Grand Teton National Park
Youngest Range in the Rockies

Basic Data

Teton Range:
An active fault-block mountain front, 40 miles long (65 km), 7-9 miles wide (11-14.5 km).

Highest Peak:
Grand Teton, elevation 13,770 feet (4198 m). Twelve peaks over 12,000 ft (3658 m) in elevation.

Jackson Hole:
Mountain valley, 55 miles long (89 km), 13 miles wide (21 km), average elevation 6,800 feet (2073 m). Lowest elevation at south park boundary, 6350 feet (1936 m).

Semi-arid mountain climate. Extreme high: 93 degrees F
Extreme low: -46 degrees F
Average snowfall: 191 inches
Avg. rainfall: 10 inches


Avalanche Forecast
(307) 733-2664 recorded info

(307) 733-2759 report observed avalanche activity

Jackson Hole has long, cold winters. The first heavy snows fall by November 1 and continue through March; snow and frost are possible during any month.

Mid-April, May, June
Mild days and cool nights alternate with rain and occasional snow. Valley trails are snow covered until late May.

July and August
Warm days and cool nights prevail, with afternoon thundershowers common.

September, October, November
Sunny days and cold nights alternate with rain and occasional snow storms.

December through mid-April
Between storms the days are sunny and nights are frigid. Snow blankets mountains and valley. Travel is not advised and roads may be closed during blizzards.

Snake River:
Headwaters of the Columbia River system, 1056 miles long. Approximately 50 miles lie within Grand Teton NP. Major tributaries: Pacific Creek, Buffalo Fork, and Gros Ventre River.

Seven morainal lakes at the base of the Teton Range: Jackson, Leigh, String, Jenny, Bradley, Taggart, and Phelps. Jackson Lake: 25,540 acres (10,340 hectares) maximum depth 438 feet (134 m). Over 100 alpine and backcountry lakes.

17 species of carnivores (black and grizzly bears)
6 species of hoofed mammals
3 species of rabbits/hares
22 species of rodents
6 species of bats
4 species of reptiles (none poisonous)
5 species of amphibians
16 species of fishes
300+ species of birds
numerous invertebrates (no poisonous spiders

7 species of coniferous trees
900+ species of flowering plants

Grand Teton National Park Site:

Visitor Information

Accessibility: Facilities for visitors with disabilities include restrooms, picnic tables, and a limited number of campsites.

There are approximately 100 miles of park roads and 200 miles of trails throughout the park. Most park trails are rough rock or dirt and are not accessible to visitors with disabilities.

There are many asphalt trails in the Jenny Lake area, some of which are accessible. Some trails may begin as asphalt and change to dirt or gravel shortly thereafter

Recommended Clothing:
Raingear is recommended during spring, summer, and fall. Sub-zero temperatures are common throughout winter and demand multi-layered clothing, hats, mittens and cold weather boots.

Fees are established annually. Call the Park or consult their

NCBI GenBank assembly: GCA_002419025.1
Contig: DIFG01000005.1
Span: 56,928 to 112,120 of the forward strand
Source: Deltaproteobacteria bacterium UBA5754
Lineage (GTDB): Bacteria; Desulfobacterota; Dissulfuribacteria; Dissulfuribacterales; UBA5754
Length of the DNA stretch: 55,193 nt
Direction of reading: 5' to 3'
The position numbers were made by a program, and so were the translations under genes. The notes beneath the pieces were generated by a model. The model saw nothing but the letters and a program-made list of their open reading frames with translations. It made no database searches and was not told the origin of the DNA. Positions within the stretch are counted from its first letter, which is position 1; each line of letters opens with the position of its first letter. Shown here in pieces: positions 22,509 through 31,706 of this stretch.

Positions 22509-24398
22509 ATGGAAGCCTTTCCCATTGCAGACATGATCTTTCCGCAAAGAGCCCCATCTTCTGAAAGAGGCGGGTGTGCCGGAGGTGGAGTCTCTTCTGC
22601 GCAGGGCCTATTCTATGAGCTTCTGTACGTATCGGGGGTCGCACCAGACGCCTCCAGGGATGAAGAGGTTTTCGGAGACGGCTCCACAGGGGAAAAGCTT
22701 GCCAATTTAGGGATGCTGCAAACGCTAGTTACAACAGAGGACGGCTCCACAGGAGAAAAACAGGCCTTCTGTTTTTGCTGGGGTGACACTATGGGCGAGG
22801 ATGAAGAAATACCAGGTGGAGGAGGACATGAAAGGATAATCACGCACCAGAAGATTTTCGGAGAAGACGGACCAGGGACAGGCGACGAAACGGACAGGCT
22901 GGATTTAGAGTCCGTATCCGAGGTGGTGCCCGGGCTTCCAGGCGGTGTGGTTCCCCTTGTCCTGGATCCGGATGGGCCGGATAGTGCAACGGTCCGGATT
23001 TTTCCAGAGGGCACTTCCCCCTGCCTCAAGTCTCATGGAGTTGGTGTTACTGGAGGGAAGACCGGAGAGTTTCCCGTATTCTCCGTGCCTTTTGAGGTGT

website for current fees. 2004 fees were:

Park Entry
$20.00 per vehicle, $10.00 per person for single hiker or bicyclist, $15.00 per motorcycle-covers both Yellowstone and Grand Teton National Parks

Other Fees
Fees are also charged for watercraft, backcountry reservations (not permits) and snow planes.

Pets in the Park:
Grand Teton National Park is a protected area where wildlife is free to roam undisturbed. Park visitors should be able to enjoy native wildlife in their natural environment without the disruption of other people’s pets. For this reason pet restrictions are enforced.

A good rule is a pet may go anywhere a car may go: roads and road shoulders, campgrounds and picnic areas, parking lots, etc. Pets must be on a leash and under physical restraint. Pets are not permitted on any park trails or in the park backcountry. Pets are not considered pack animals.

You are responsible for clean-up and disposal of all pet feces.

Pets must be kept under physical control at all times — caged, crated, or restrained on a leash not to exceed six feet in length.

Pets are prohibited in the backcountry and on park trails.

Pets are prohibited from public buildings and swimming beaches, except for guide dogs.

Pets are prohibited from riding in boats on park waters, except for Jackson Lake.

Pets must stay within 50 feet of any roadway.

Pets must not be left unattended and/or tied to an object.

Pets are prohibited from making unreasonable noise or frightening wildlife.

Pets running-at-large may be impounded and their owner charged for the care and feeding of the animal.

Kennel Information Click Here

The majestic Grand Tetons loom in the distance.

Articles & Information
Maps of Grand Teton National Park
Wolves in the Tetons
List of Mammals
Bird Finding Guide
Menor's Ferry
Peak Names
The Colter Stone
Wildlife Viewing
Bear Safety
John D. Rockefeller, Jr. Memorial Parkway
Day Hikes
Backcountry Exploration
Commercial Services
Snowmobiling in the Tetons

History of Grand Teton National Park:
The Earliest Visitors
Days of Mountain Men
The First Tourists
Evolution of a Dream
An Idea is Born
A Fledgling Park Emerges
Rockefeller's Interest Grows
A Valley in Discord
The Storm Passes
Heritage Preserved

Nature and Science:

Natural Features and Ecosystems
Flood Plains
Glaciers/Glacial Features
Lakes and Ponds
Wetlands, Marshes and Swamps

Collecting Rocks
Rock Formation
Mountain Building

Scenic Drives:
Driving Safely
Half-Day Activities
Whole-Day Activities
Multi-Day Activities

Floating the Snake River:
General Information
River Etiquette
River Information

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